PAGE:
After a bit of a slog and a couple more false peaks I reached the high point of the pass and was greeted by a sign that was literally drowning in prayer flags, to the point where they did not look at all attractive.  It kind of looked like around this sign is where prayer flags go to die. So after about two hours of climbing, I took in the views for a bit, got some pictures and headed down toward Mukinath. The pass marks the division between the Manang region and that of Mustang. Mustang is one of those semi mythical kind of places to travelers, and the capital of Lo Manthang in upper Mustang is rarely visited due to a $500 permit fee for ten days and its somewhat remote location. In fact this part of Nepal was a semi-autonomous Kingdom, known as the Kingdom of Lo until the reforms here in 2008 which abolished all monarchies. 

Map showing the route I took from High Camp to Jomsom

From the pass the trail descended almost Immediately and a new set of dry reddish brown mountains presented themselves to the west of me. The plan was get down to Mukinath or possibly Jharkot and check out some of the villages just north of them that use to be only accesible through an Upper Mustang permit. I figured I could do this today and then make my way to Kagbeni, which serves as the gateway to Upper Mustang the next day, and depending on time maybe go to Jomsom. At least with the pass now behind me I did not have any artificial road blocks in my way, the only thing that limited me was daylight and how tired I was. 

It's a long way down; Trail down to Mukinath from the Thorung La pass

It was amazing just how much easier it was going down then going up. Sure some of the footing was a bit unstable and the slope a bit steep in places, but because I was not really using my muscles to push all my body weight up I didn't need to breathe hard, and because I didn't need to breathe hard the lack of oxygen wasn't a limiting factor to my progress. To be honest I was not at all envious of anyone who chose to do this trail in reverse, as the western slope was far steeper and went on for far longer than the one on the eastern side. It is very clear that this ascent is vastly more difficult to approach from the west, that and you have to gain quite a bit more altitude in a single day due to there being no guest houses until you reach the very minimal structures at Chabarbu. Before that you have to go all the way from Mukinath which is about five thousand feet below the pass. I did pass a few trekkers that were headed up from this west side and they looked quite tired, I did not envy them at all. You kind of want to give words of encouragement to people you see taking on such a task, but saying they were almost there would have been a lie, or telling them that it got easier would have been too. Instead I just smiled, said hello and went on my way quickly aproaching the town of Mukinath.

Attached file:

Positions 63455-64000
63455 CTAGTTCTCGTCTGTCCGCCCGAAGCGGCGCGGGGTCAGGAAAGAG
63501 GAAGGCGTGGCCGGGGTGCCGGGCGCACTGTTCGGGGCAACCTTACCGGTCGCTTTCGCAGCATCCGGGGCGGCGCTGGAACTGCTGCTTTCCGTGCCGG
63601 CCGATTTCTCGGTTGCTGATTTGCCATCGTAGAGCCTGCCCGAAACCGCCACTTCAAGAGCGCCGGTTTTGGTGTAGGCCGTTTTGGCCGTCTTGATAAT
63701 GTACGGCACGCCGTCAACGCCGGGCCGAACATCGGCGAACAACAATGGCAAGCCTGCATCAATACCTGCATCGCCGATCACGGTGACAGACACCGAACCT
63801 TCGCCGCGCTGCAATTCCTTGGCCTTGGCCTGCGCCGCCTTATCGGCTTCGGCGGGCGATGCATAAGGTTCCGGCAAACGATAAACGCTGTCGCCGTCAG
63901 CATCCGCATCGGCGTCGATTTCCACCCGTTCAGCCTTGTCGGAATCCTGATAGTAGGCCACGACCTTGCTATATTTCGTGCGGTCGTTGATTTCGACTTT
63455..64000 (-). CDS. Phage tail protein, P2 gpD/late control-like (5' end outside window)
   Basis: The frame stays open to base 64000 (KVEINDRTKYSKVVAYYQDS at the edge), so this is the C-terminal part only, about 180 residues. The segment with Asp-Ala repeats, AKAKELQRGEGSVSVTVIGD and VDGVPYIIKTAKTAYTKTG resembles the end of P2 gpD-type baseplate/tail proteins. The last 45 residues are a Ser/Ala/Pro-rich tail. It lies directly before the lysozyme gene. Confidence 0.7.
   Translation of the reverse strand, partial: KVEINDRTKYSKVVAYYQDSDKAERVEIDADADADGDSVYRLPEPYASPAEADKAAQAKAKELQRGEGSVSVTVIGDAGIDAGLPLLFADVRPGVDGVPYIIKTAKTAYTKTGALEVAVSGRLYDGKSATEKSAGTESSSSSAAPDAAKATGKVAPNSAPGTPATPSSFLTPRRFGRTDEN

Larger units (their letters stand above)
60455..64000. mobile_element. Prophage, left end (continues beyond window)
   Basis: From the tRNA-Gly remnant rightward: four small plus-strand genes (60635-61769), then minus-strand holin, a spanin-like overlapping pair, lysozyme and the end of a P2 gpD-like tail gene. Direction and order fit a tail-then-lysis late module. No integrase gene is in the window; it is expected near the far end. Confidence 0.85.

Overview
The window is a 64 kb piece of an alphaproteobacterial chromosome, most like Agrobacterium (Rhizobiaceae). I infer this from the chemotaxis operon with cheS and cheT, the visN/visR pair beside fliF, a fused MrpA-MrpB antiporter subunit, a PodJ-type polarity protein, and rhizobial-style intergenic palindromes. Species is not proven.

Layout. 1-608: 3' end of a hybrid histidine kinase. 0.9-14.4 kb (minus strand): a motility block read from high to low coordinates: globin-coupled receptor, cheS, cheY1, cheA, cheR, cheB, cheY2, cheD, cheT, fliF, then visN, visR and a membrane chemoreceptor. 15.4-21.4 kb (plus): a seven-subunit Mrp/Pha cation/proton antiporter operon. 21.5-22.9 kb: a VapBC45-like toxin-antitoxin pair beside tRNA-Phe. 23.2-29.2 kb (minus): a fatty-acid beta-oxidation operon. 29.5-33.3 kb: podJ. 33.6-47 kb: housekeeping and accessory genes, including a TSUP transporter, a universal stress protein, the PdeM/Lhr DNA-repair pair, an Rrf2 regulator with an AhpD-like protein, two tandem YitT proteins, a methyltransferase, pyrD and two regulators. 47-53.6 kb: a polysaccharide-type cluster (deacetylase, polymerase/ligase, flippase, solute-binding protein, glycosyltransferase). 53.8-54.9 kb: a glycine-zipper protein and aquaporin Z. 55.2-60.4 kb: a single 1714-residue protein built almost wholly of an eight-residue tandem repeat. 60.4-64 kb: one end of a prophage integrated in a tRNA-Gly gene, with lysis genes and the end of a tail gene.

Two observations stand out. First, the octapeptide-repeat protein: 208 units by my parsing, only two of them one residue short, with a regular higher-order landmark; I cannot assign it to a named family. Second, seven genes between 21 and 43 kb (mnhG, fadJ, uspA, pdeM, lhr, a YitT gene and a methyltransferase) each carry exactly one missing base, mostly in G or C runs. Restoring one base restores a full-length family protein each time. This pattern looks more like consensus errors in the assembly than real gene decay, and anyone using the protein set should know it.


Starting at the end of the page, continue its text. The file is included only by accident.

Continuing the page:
Mukinath, Temple Complex & Town

Some time around 11AM I wandered into the town of Mukinath, marked clearly by a large walled in temple complex on its eastern border and a good amount of greenery in an otherwise semi-barren enviroment. The temple complex at Mukinath is one of the most important pilgrimage sites in Nepal, as it is is holly to both Hindus and Buddhists. Some Hindu pilgrims that had come from Kathmandu for some reason wanted to hang out with me, and they showed me around a bit and chatted about the place. There were plenty of Sidhus, most of them hanging around the sacred springs where the water flowed from valves that were shaped like cow heads. Another attraction was an eternal flame fed by a source of natural gas. Apparently it is this confluence of water, earth and fire that makes this place special. I always feel a bit awkward taking photos in places people consider holly, so I didn't get any. 

The town of Mukinath itself looked like it was completely under construction. Before even leaving the temple area motorcycles bearing pilgrims from India and Nepal were zooming past me, and when you got to the town this was complimented by a number of 4WD vehicles that had ferried pilgrims in from Jomsom. The new buildings going up are no doubt to serve the vast number of people now coming to this site by vehicles. What I knew for sure upon reaching it was that this was not where I was going to stay, and judging from the time I figured there was no reason I couldn't make it to Kagbeni, even if I wanted to check out the villages across the river. After checking in at the police office I made my way to Jharkot.